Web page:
8. Communicate as much as possible

Effective internal communication motivates 85% of professionals to become more engaged in the workplace, according to Trade Press Services. See this as an opportunity to communicate openly about goals, news, mission, and vision.

9. Invest in learning and development

Offer training and development opportunities. After all, 70% of modern professionals would leave their current job to work for an organization known for its investments in employee development and training.

10. Offer flexible work structures

Remote work and flexible hours are top priorities for the modern workforce. That’s why people who work remotely 60% to 80% of the time are most likely to strongly agree that their engagement needs are being met.

11. Build trust

Relationships are strengthened when you respond to your own mistakes with authenticity, vulnerability, and honesty instead of shifting blame or, worse, pretending the mistake never happened. Create a culture where mistakes are allowed. This enables the organization to learn much more. Additionally, as a leader, regularly ask employees for advice and act on it. This shows trust, appreciation, and respect. Moreover, it can help find a solution that you hadn’t thought of yourself.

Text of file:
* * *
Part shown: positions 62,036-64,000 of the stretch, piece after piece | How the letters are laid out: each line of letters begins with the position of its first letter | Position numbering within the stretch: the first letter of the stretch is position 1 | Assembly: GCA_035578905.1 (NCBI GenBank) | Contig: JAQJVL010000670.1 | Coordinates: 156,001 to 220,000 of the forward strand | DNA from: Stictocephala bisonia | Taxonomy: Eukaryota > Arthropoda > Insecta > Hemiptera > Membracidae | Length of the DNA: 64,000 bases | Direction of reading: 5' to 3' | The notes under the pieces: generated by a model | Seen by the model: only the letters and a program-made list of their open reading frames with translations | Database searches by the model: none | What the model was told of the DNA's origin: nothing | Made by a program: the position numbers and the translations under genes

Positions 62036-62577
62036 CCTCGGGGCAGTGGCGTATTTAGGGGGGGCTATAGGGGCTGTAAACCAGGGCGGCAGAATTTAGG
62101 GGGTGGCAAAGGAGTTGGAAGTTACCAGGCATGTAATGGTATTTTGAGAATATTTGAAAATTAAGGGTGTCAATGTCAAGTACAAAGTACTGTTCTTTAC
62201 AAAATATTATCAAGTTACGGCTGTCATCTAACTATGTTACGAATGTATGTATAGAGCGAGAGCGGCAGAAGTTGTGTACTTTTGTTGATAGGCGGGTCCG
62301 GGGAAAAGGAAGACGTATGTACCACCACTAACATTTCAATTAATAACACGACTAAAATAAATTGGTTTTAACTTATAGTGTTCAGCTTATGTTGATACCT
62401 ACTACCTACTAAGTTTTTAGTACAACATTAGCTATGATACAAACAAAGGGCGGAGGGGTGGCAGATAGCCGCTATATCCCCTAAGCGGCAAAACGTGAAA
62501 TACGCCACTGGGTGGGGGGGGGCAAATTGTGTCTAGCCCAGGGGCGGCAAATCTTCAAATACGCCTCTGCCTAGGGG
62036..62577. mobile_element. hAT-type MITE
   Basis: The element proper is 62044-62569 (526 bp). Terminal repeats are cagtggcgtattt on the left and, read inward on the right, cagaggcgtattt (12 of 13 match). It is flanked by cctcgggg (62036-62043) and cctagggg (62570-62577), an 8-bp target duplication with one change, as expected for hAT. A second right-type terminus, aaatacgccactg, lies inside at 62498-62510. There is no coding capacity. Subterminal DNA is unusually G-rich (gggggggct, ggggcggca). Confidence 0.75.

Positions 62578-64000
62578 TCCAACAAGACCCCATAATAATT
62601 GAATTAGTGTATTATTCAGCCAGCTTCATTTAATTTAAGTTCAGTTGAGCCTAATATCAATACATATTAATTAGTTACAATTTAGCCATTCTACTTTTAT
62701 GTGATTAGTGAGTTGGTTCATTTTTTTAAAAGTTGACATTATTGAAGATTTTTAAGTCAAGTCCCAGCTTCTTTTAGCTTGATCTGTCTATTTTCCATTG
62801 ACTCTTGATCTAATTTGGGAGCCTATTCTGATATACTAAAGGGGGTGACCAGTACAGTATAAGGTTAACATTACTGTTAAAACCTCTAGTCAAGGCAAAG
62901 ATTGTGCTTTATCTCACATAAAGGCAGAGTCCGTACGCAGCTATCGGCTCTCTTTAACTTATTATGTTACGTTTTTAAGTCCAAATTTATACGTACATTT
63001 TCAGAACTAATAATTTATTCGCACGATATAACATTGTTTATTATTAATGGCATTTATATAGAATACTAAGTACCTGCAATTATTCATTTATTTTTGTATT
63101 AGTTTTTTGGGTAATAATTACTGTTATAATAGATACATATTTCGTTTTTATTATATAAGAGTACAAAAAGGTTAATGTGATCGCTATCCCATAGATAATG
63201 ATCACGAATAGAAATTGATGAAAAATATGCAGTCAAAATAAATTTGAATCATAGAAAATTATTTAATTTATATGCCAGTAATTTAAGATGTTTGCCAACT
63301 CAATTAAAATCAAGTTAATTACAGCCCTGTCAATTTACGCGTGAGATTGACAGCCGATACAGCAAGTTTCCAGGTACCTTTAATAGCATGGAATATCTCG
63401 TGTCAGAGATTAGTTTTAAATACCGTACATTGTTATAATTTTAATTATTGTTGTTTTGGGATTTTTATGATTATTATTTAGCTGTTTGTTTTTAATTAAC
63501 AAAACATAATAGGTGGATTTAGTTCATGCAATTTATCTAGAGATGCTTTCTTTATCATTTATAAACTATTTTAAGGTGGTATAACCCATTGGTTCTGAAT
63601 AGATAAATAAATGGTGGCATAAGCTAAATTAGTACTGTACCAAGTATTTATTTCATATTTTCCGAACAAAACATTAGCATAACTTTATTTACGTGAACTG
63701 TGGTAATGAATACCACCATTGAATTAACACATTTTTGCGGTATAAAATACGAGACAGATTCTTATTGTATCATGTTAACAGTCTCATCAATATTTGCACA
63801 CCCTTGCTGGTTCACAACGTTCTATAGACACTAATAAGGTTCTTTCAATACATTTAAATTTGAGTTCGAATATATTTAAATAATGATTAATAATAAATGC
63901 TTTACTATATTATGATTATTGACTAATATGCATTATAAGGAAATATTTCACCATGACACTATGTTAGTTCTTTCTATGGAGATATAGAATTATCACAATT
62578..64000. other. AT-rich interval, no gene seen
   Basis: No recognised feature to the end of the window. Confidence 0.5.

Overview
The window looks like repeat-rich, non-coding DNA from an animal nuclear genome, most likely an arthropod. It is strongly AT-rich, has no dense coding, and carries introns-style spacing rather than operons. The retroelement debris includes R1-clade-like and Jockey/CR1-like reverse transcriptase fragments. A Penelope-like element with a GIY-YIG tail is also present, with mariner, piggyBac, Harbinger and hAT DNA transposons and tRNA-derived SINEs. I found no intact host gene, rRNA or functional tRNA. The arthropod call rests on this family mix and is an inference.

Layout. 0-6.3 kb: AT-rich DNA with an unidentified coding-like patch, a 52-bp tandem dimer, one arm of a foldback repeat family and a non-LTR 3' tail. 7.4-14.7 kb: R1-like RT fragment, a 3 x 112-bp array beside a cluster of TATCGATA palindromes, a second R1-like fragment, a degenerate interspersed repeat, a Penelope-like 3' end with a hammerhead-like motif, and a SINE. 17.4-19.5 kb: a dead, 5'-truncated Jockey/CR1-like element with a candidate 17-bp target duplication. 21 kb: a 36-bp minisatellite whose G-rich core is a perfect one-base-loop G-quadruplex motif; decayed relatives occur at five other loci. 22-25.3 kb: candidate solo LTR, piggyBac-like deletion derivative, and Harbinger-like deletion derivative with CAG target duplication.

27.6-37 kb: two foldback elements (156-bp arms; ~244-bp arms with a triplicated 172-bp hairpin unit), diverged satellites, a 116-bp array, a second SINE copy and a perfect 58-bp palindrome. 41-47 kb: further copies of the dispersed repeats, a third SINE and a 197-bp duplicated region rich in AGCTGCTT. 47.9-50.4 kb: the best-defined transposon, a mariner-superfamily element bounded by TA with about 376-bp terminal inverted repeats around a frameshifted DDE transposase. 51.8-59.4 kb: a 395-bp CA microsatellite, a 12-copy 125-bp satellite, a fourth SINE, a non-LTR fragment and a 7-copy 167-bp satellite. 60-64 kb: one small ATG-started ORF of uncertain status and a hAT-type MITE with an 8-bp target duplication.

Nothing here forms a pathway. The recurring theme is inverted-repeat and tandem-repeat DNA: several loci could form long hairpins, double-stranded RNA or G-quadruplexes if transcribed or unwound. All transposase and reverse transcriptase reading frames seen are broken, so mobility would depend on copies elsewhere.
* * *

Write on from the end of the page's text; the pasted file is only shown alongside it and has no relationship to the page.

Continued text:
12. Prioritize health

There’s a reason why workplace well-being programs have been growing in popularity recently. People who report a higher sense of well-being enjoy their work more, are more likely to recommend their workplace to others, are less likely to leave, and are more loyal to their teams. Actively prioritize work-life balance as well. Ensure